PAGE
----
Objective—To describe the signalment, wound characteristics, and treatment of gunshot injuries in cats and dogs in urban and rural environments, and to evaluate the utility of the animal trauma triage (ATT) score as an early predictor of survival to discharge from the hospital.
Design—Retrospective case series.
Animals—29 dogs and 8 cats.
Procedures—Medical records of cats and dogs evaluated for gunshot wounds from 2003 and 2008 at a private urban referral practice in Cedar Rapids, Iowa, and an urban veterinary teaching hospital in Ames, Iowa, were reviewed. Information collected included signalment, chief reason for evaluation, circumstance of the injury, general physical examination findings, wound characteristics, treatments provided, cost of care, survival to discharge from the hospital (yes vs no), and duration of hospital stay. For each animal, ATT scores were calculated and evaluated as a prognostic tool.
Results—37 animals met study inclusion criteria. Animals with higher ATT scores had a greater likelihood of poor outcome following gunshot injury. Animals with higher ATT scores, classified as low (< 4.5) or high (> 4.5), were found to have a longer duration of stay, classified as zero (0 days), short (1 to 3 days), or long (> 3 days). Young male dogs generally considered working breeds were overrepresented (29/37 [78.4%]). A preference for low-velocity, low-kinetic-energy firearms was identified (19/37 [52%]). The most numerous wounds were those inflicted to the limbs (12/37 [32.4%]), during low-visibility hours or hunting excursions. Calculated ATT scores on admission were higher in animals requiring blood products or surgical procedures and in nonsurvivors.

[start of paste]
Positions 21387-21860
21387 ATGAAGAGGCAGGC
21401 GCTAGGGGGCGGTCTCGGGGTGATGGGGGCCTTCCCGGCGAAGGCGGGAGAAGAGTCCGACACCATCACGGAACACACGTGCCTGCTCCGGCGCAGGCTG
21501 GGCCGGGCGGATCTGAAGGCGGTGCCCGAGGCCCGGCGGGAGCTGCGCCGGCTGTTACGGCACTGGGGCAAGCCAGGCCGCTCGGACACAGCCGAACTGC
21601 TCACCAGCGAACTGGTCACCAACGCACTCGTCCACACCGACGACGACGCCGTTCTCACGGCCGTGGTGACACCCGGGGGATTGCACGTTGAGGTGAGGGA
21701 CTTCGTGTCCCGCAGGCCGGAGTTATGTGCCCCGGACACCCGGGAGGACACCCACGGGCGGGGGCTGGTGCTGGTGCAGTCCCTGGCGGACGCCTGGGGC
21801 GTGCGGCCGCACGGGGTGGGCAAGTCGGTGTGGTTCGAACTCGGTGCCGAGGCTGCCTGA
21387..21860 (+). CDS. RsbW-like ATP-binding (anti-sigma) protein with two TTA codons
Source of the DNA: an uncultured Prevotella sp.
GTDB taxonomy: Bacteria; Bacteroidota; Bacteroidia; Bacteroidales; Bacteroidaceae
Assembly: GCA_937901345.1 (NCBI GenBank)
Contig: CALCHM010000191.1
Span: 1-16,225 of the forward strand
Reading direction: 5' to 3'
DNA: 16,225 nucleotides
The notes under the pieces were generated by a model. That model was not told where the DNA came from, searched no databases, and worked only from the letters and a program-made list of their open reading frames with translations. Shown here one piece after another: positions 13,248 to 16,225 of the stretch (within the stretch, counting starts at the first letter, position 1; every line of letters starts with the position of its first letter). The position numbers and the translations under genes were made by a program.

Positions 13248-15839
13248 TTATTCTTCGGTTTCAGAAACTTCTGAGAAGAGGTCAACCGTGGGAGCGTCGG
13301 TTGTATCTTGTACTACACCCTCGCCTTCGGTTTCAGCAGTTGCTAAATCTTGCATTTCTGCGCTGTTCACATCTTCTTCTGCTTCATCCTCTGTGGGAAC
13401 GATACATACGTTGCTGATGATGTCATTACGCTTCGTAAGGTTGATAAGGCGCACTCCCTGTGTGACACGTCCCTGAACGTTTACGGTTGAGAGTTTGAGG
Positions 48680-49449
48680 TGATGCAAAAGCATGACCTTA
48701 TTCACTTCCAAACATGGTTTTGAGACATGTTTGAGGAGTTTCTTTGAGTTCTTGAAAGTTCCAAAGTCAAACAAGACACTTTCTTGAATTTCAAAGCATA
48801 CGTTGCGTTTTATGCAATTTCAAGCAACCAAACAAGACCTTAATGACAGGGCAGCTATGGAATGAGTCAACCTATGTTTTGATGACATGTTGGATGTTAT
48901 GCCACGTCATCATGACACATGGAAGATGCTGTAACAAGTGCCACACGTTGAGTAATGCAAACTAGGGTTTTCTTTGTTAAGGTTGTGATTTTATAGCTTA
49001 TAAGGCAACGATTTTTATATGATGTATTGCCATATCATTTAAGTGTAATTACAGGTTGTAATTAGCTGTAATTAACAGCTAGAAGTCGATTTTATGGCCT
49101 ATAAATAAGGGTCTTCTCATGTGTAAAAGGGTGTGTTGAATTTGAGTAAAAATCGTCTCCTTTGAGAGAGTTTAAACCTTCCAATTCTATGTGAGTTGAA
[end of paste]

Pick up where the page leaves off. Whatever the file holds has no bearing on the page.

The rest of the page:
Conclusions and Clinical Relevance—Results of the present study suggested that regional preferences in breed ownership and firearm choice are responsible for variation in gunshot injury characteristics and management in animals sustaining injuries in rural and urban settings in Iowa. In cats and dogs, calculation of an ATT score may provide a useful predictor of the need for surgery or blood products, duration of stay, and likelihood of survival to discharge from the hospital.
OBJECTIVE To evaluate the lipidemia status and serum concentrations of cholesterol and triglycerides of dogs when initially examined for hospitalization in the intensive care unit (ICU) of a veterinary teaching hospital and to determine whether these variables were predictive of survival to hospital discharge.
PROCEDURES Medical records of sick dogs hospitalized in the ICU at a veterinary teaching hospital between January 1, 2012, and September 30, 2015, and of healthy dogs evaluated at the teaching hospital during the same time frame were reviewed. Data collection included signalment, results of initial physical and clinicopathologic examinations, treatments, diagnosis, and survival to hospital discharge. Lipidemia status and serum concentrations of cholesterol and triglycerides were compared between healthy and sick dogs and between sick dogs that did and did not survive to hospital discharge. Regression analysis was performed to determine whether these variables were predictive of survival to hospital discharge in dogs.
RESULTS Factors associated with increased odds of sick dogs not surviving to hospital discharge were hypocholesterolemia (OR, 1.87; 95% confidence interval [CI], 1.04 to 3.34), hypertriglyceridemia (OR, 3.20; 95% CI, 2.00 to 5.13), and concurrent hypocholesterolemia and hypertriglyceridemia (OR, 55.7; 95% CI, 3.2 to 959.6) at the time of initial evaluation.
CONCLUSIONS AND CLINICAL RELEVANCE Results indicated that hypocholesterolemia and hypertriglyceridemia, alone or in combination, at initial examination were negative prognostic indicators for survival of dogs hospitalized in the ICU and that these conditions were easily identified with routine serum clinicopathologic analyses. (J Am Vet Med Assoc 2019;254:699–709)